Analog computer
An analog computer is a form of computer that uses the continuously-changeable aspects of physical phenomena such as electrical, mechanical, or hydraulic quantities to model the problem being solved...

 that adjusted the azimuth for the rocket, and the flying distance was controlled by the timing of the engine cut-off, "Brennschluss
Brennschluss
Brennschluss is an English borrowed term :*The moment in the trajectory of a rocket when the fuel burns out, after which it continues with its own momentum for some distance and then begins to succumb to gravity....

"
, ground controlled by a Doppler system or by different types of on-board integrating accelerometers. The rocket stopped accelerating and soon reached the top of the (approximately parabolic
Parabola
In mathematics, the parabola is a conic section, the intersection of a right circular conical surface and a plane parallel to a generating straight line of that surface...

) flight curve.

Dr. Friedrich Kirchstein of Siemens
Siemens
Siemens may refer toSiemens, a German family name carried by generations of telecommunications industrialists, including:* Werner von Siemens , inventor, founder of Siemens AG...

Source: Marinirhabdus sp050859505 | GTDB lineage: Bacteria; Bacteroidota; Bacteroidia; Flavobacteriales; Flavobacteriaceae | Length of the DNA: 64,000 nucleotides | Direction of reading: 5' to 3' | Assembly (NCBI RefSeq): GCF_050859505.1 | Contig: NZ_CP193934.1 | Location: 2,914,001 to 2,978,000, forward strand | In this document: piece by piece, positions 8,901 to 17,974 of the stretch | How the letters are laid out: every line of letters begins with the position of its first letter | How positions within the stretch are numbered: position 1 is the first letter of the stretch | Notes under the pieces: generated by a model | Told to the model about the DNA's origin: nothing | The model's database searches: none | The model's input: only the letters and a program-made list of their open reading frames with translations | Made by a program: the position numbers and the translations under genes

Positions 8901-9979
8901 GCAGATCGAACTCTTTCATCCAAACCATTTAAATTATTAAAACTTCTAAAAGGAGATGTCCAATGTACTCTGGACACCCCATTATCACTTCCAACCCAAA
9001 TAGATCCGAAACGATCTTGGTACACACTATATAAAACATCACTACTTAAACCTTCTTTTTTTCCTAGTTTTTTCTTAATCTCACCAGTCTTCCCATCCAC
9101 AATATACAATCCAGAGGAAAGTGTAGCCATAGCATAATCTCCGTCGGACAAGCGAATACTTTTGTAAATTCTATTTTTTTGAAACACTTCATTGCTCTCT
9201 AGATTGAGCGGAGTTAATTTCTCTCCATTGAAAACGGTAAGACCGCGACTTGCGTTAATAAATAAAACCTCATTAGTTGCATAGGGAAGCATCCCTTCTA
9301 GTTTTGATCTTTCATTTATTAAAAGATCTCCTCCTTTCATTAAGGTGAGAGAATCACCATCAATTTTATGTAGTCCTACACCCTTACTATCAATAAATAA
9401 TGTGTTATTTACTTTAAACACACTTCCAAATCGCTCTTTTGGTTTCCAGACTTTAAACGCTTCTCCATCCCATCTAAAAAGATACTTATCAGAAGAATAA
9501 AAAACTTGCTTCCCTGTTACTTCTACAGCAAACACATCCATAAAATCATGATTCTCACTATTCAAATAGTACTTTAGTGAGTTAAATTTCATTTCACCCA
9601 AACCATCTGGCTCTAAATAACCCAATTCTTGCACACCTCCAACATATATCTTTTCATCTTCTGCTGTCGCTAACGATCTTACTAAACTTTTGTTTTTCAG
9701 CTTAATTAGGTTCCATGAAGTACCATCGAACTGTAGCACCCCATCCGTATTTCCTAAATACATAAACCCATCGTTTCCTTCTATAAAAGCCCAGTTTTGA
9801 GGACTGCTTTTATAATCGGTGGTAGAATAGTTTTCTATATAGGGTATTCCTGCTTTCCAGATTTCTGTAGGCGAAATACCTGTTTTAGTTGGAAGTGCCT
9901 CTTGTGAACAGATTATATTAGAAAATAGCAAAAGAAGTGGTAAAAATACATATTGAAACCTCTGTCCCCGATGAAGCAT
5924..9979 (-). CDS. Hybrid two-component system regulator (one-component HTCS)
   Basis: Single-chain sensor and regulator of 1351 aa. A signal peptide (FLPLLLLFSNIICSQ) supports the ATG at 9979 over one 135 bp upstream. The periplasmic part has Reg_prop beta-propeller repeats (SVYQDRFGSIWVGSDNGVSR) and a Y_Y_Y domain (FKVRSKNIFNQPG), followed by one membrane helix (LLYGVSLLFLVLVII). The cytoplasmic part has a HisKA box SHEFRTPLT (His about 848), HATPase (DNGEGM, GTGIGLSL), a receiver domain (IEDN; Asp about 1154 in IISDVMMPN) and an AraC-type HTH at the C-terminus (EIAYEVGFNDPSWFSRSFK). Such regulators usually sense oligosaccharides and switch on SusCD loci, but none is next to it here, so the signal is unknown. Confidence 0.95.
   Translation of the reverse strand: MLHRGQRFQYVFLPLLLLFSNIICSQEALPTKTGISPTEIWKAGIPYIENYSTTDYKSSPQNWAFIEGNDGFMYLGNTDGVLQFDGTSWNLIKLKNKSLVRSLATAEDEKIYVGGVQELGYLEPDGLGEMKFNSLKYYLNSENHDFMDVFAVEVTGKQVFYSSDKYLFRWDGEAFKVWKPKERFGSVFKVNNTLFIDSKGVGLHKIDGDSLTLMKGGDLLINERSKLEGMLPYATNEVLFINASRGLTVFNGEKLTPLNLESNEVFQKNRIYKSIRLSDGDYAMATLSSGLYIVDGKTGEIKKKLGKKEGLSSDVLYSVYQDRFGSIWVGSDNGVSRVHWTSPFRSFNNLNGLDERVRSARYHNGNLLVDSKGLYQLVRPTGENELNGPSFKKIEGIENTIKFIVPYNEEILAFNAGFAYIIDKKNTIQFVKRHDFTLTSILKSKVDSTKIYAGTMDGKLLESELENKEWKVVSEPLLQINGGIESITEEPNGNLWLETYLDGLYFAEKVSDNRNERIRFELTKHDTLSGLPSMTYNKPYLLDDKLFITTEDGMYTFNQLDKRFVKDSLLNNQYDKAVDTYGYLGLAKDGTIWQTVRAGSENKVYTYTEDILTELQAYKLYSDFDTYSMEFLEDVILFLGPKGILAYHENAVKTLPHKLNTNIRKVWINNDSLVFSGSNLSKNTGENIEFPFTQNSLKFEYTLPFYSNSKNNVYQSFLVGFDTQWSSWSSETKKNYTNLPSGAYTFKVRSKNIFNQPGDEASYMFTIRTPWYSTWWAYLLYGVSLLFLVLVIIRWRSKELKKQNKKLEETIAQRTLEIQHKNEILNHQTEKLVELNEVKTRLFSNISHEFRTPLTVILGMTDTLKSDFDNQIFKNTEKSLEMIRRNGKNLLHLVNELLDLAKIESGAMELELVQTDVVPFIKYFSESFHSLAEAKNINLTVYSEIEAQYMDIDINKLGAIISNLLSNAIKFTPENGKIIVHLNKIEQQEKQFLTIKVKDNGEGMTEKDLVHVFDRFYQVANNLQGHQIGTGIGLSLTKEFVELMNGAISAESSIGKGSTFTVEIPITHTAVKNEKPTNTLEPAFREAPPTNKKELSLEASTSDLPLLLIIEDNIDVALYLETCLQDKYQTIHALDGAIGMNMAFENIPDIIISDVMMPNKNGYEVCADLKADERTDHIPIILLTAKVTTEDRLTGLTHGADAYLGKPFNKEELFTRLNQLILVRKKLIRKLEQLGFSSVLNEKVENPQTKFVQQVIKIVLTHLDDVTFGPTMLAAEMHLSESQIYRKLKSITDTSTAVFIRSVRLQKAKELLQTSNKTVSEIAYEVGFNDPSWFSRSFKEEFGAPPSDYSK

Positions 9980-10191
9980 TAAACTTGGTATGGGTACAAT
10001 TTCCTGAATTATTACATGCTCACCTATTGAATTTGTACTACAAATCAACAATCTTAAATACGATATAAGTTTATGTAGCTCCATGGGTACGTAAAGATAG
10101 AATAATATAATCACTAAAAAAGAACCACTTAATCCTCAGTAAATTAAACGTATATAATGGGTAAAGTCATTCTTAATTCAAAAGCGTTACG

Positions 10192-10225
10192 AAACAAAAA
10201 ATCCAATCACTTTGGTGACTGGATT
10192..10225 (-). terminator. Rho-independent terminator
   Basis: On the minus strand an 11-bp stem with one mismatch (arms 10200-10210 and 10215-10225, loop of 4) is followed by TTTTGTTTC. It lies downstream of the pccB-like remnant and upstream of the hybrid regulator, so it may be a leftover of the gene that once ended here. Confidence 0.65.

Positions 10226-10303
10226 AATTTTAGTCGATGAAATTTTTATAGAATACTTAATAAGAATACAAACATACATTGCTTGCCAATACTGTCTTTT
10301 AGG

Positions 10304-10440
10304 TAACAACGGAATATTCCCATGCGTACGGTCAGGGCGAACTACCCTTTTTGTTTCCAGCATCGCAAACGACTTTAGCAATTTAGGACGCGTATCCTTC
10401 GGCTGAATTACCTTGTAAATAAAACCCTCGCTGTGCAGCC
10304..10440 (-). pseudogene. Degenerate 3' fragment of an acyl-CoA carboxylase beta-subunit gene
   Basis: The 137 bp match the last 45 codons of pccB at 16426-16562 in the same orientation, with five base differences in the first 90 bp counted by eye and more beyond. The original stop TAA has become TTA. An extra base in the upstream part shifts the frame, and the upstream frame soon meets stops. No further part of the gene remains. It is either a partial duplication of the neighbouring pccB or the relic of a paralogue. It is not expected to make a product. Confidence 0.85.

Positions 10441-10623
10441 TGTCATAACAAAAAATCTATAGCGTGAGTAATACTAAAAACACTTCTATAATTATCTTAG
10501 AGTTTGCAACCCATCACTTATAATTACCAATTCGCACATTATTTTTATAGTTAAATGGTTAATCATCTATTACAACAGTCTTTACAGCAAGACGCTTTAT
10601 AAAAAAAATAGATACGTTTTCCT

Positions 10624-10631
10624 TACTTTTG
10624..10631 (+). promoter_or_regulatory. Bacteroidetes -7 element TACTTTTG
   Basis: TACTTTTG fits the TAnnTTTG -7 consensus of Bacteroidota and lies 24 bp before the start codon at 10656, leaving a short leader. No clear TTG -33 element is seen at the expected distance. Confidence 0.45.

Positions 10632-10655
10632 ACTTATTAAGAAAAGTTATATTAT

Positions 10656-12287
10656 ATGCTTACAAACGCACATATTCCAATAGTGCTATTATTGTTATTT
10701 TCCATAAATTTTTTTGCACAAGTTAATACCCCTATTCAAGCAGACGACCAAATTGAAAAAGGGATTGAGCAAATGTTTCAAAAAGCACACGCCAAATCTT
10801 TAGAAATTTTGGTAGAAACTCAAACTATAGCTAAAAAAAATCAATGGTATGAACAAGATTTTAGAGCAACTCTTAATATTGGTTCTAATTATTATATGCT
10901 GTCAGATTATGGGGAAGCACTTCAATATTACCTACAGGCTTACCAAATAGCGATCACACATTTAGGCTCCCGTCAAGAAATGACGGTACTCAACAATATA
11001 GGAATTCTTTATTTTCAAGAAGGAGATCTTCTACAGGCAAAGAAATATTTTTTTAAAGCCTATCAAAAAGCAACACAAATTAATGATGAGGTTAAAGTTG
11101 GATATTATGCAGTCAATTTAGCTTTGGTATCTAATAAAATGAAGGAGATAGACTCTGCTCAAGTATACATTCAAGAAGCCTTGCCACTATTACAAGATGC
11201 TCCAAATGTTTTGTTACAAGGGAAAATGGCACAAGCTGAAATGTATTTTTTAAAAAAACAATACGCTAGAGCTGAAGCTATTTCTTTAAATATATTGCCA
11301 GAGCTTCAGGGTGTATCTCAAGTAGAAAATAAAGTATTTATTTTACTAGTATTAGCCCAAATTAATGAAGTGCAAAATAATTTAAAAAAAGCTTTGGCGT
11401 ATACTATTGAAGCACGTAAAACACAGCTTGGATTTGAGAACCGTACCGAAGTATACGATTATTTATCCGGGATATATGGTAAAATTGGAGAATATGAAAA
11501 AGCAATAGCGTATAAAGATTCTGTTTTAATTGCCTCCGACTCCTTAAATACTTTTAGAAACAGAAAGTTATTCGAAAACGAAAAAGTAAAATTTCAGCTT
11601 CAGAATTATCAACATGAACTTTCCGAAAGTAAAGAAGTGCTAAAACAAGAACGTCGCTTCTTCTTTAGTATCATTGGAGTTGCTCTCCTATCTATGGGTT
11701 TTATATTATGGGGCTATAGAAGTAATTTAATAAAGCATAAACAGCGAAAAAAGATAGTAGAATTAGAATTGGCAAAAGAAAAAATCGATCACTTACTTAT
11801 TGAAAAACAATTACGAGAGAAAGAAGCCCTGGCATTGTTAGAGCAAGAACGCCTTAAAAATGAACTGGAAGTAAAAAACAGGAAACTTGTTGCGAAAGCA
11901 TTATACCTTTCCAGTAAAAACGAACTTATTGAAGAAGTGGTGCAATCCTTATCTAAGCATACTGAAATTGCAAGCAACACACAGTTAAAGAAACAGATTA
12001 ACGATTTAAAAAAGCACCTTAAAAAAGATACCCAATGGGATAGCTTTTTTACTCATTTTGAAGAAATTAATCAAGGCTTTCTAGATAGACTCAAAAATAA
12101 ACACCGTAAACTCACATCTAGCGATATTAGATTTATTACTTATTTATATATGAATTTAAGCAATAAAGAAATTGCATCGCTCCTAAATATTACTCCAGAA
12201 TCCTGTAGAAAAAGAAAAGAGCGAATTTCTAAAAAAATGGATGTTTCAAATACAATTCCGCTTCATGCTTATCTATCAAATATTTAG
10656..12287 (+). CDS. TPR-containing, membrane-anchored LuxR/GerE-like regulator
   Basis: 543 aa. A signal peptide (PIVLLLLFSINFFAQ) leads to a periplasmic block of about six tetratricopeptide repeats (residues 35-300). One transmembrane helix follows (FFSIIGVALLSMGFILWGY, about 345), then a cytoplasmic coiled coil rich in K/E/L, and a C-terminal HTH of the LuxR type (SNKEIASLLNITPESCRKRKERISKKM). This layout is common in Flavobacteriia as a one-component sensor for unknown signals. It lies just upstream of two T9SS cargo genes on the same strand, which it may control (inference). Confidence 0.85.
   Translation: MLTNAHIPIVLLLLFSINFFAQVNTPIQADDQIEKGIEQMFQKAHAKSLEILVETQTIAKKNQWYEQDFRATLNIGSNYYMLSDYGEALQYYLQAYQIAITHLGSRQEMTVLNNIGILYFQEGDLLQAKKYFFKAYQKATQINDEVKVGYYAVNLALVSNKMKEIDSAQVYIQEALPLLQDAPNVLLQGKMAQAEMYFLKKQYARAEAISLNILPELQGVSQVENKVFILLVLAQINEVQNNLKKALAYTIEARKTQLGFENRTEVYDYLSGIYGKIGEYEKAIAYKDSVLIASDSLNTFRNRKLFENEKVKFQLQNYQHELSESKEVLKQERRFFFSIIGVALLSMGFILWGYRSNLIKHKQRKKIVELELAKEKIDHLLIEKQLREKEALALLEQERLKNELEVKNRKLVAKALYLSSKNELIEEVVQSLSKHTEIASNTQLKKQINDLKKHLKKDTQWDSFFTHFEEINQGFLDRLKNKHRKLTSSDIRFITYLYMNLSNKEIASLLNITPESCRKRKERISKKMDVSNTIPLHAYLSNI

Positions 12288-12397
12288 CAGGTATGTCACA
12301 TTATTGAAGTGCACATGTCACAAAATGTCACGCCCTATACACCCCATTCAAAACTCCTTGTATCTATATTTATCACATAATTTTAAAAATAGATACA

of Berlin developed the V-2 radio-control for motor-cut-off . For velocity measurement, Professor Wolman of Dresden created an alternative of his Doppler tracking system in 1940–41, which used a ground signal transponded by the A-4 to measure the velocity of the missile. By 9 February 1942, Peenemünde engineer de Beek had documented the radio interference area of a V-2 as 10,000 meters around the “Firing Point”, and the first successful A-4 flight on 3 October 1943, used radio control for Brennschluss. Although, Hitler commented on 22 September 1943, that "It is a great load off our minds that we have dispensed with the radio guiding-beam; now no opening remains for the British to interfere technically with the missile in flight", about 20% of the operational V-2 launches were beam-guided. The Operation Pinguin
Operation Crossbow
Crossbow was the code name of the World War II campaign of Anglo-American "operations against all phases of the German long-range weapons programme—operations against research and development of the weapons, their manufacture, transportation and their launching sites, and against missiles in flight"...

 V-2 offensive began on 8 September 1944, when Lehr- und Versuchsbatterie No. 444 (Training and Testing Battery 444) launched a single rocket guided by a radio beam directed at Paris (wreckage of combat V-2s occasionally contained the transponder for velocity and fuel cutoff).

The painting of the operational V-2s was mostly a camouflage
Camouflage
Camouflage is a method of concealment that allows an otherwise visible animal, military vehicle, or other object to remain unnoticed, by blending with its environment. Examples include a leopard's spotted coat, the battledress of a modern soldier and a leaf-mimic butterfly...

 ragged pattern with several variations, but at the end of the war a plain olive green rocket also appeared. During tests, the rocket was painted in a characteristic black-and-white chessboard
Chessboard